11  (A) IN GENERAL –(i) REQUIRED INFORMATION-An application submitted under this subsection shall include information demonstrating that- (I) the biological product is biosimilar to a reference product based on data derived from— –(aa) analytical studies that demonstrate that the biological product is highly similar to the reference product notwithstanding minor differences in clinical inactive components; –(bb) animal studies (including assessment of toxicity); and –(cc) A clinical study or studies (including the assessment of immunogenicity and pharmacokinetics or pharmacodynamics) that are sufficient to demonstrate safety, purity, and potency in 1 or more appropriate conditions of use for which the reference product is licensed and intended to be used and for which licensure is sought for the biological product. BPCIA and USP (1)

12 (II) the biological product and reference product utilize the same mechanism or mechanisms of action for the condition or conditions of use precribed, recommended, or suggested in the proposed labeling, but only to the extent the mechanism or mechanisms of action are known for the reference product; (III) the condition or conditions of use prescribed, recommended, or suggested in the labeling proposed for the biologic product have been previously approved for the reference product; (IV) the route of administration, the dosage form, and the strength of the biological product are the same as those of the reference product; and (V) the facility in which the biologic product is manufactured, processed, packed, or held meets standards designed to assure that the biologic product continues to be safe, pure, and potent. –(ii) DETERMINATION BY SECRETARY- The Secretary may determine, in the Secretary’s discretion, that an element described in clause (i)(I) is unnecessary in an application submitted under this subsection. –(iii) ADDITIONAL INFORMATION- An application submitted under this subsection— (I) shall include publicly-available information regarding the Secretary’s previous determination that the reference product is safe, pure, and potent; and (II) may include any additional information in support of the application, including publicly available information with respect to the reference product or another biological product.  (B) INTERCHANGEABILITY- An application (or a supplement to an application) submitted under this subsection may include information demonstrating that the biological product meets the standards described in paragraph (4). BPCIA and USP (2)

13  Upon review of an application submitted under this subsection or any supplement to such application, the Secretary shall determine the biological product to be interchangeable with the reference product if the Secretary determines that the information submitted in the application (or a supplement to such application) is sufficient to show that— –(A) the biologic product— (i) is biosimilar to the reference product; and (ii) can be expected to produce the same clinical result as the reference product in any given patient; and –(B) for a biological product that is administrated more than once to an individual, the risk in terms of safety or diminished efficacy of alternating or switching between use of the biological product and the reference product is not greater than the risk of using the reference product without such alternation or switch. BPCIA and IBE Individual Bioequivalence: Bioavailability of the new formulation is sufficiently close to that of the standard in most individuals. … When switching a patient [between formulations] want reasonable assurance that the patient will get the same efficacy.. individual bioequivalence is required Anderson & Hauck, 1990, JPB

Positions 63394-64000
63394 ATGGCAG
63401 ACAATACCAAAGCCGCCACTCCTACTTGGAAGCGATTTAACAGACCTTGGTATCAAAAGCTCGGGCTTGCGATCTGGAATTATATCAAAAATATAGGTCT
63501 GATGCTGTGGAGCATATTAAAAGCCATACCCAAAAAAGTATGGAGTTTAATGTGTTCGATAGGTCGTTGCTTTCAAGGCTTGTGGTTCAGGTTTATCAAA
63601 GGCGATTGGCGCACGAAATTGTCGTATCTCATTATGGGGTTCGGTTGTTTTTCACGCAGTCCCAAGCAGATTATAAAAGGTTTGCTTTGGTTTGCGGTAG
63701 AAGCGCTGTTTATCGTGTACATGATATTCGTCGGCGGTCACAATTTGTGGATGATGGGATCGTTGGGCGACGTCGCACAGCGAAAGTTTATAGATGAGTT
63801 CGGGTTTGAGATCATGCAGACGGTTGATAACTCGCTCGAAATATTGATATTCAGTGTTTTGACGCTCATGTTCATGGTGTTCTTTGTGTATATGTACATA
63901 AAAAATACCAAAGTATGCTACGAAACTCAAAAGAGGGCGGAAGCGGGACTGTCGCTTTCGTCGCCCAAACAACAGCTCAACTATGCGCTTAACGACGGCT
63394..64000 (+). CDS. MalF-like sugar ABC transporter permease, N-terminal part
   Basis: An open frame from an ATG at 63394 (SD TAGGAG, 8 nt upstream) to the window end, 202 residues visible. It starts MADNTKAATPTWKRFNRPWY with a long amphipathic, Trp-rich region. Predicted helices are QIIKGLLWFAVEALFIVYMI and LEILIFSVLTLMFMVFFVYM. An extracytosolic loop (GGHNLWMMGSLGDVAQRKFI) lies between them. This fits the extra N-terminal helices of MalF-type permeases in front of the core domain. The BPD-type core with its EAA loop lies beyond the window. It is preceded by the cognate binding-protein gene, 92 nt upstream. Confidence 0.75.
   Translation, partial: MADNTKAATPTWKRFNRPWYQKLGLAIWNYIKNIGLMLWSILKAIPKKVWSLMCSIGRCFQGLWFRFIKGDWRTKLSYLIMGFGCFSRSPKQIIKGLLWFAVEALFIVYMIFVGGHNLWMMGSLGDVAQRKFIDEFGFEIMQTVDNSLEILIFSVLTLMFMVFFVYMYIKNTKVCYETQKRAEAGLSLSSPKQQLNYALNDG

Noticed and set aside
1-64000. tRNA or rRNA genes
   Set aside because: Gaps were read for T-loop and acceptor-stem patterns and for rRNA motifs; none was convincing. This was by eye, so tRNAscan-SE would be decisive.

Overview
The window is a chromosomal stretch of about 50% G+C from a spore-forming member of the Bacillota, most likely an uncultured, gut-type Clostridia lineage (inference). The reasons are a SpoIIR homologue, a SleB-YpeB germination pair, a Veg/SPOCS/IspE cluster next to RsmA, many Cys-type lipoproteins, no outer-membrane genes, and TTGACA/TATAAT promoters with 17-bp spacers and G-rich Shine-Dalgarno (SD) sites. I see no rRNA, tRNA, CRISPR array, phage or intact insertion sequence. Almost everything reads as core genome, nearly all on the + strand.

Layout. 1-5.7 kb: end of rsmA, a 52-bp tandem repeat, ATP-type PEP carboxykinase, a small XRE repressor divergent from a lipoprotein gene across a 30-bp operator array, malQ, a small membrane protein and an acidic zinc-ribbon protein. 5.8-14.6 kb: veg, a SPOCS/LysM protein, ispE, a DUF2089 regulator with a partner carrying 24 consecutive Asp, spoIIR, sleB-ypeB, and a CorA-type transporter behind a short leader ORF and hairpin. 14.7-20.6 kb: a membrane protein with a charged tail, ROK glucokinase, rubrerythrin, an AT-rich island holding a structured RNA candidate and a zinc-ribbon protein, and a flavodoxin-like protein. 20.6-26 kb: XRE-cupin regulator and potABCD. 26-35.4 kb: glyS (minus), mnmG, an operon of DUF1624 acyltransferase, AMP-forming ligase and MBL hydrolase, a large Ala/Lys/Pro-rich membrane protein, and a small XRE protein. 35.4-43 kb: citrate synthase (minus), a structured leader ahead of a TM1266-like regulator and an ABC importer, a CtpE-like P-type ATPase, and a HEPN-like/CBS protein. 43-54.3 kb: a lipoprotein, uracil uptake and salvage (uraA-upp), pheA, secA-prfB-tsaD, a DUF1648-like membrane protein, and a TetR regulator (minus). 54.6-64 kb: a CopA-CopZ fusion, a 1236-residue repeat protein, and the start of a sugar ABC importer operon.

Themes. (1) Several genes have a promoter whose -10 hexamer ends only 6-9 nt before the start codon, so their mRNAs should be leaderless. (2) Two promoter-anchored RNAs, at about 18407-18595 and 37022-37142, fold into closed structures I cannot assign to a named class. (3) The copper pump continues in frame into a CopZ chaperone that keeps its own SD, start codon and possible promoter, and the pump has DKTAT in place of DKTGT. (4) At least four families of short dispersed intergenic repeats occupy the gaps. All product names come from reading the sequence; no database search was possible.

14 Current Biologic Products in the Market From Kozlowski et al., NEJM 265;5, 2011

15  BPCI  USP  Summary Topics

16 An Early USP Monograph

17 FDC Act : Section 501(b) - Adulteration  A drug or device shall be deemed to be adulterated if it purports to be or is represented as a drug the name of which is recognized in an official compendium, and its strength differs from, or its quality or purity falls below, the standards set forth in such compendium.  Such determination as to strength, quality, or purity shall be made in accordance with the tests or methods of assay set forth in such compendium…

18 2010–2015 USP Council of Experts 18

19 Biologics Standards

20 Horizontal Standards

21  BPCI  USP  Summary Topics

22 Biologics In India


24 IU Result Primary Reference Measurement Procedure USP Compendial Procedure Manufacturer’s reference measurement procedure Manufacturer’s working measurement procedure Routine measurement procedure WHO Global Primary Reference Material Manufacturer’s house standard USP National Primary Reference Standard Manufacturer’s working standard Manufacturer’s product sample Measurement Hierarchy MaterialsProcedures Metrology: Towards a Global Understanding The Ideal State


26 Practitioners and Patients Naming –Ingredient: INN (USAN in US) –Product: FDA and USP –Switching prevented by different names –USP can name product without ‘alphas’ Comparable and interchangeable—relates to risks: who will explain?; who will understand? Who controls: payor, physician (with detailing); health care system/pharmacist (interchangeable) ?Orange Book Different administration techniques and labeling


Download ppt "6 th Science & Standards Symposium January 16, 2013 Istanbul Biosimilars Roger L. Williams, M.D. CEO and Chair, Council of Experts."

Similar presentations

Ads by Google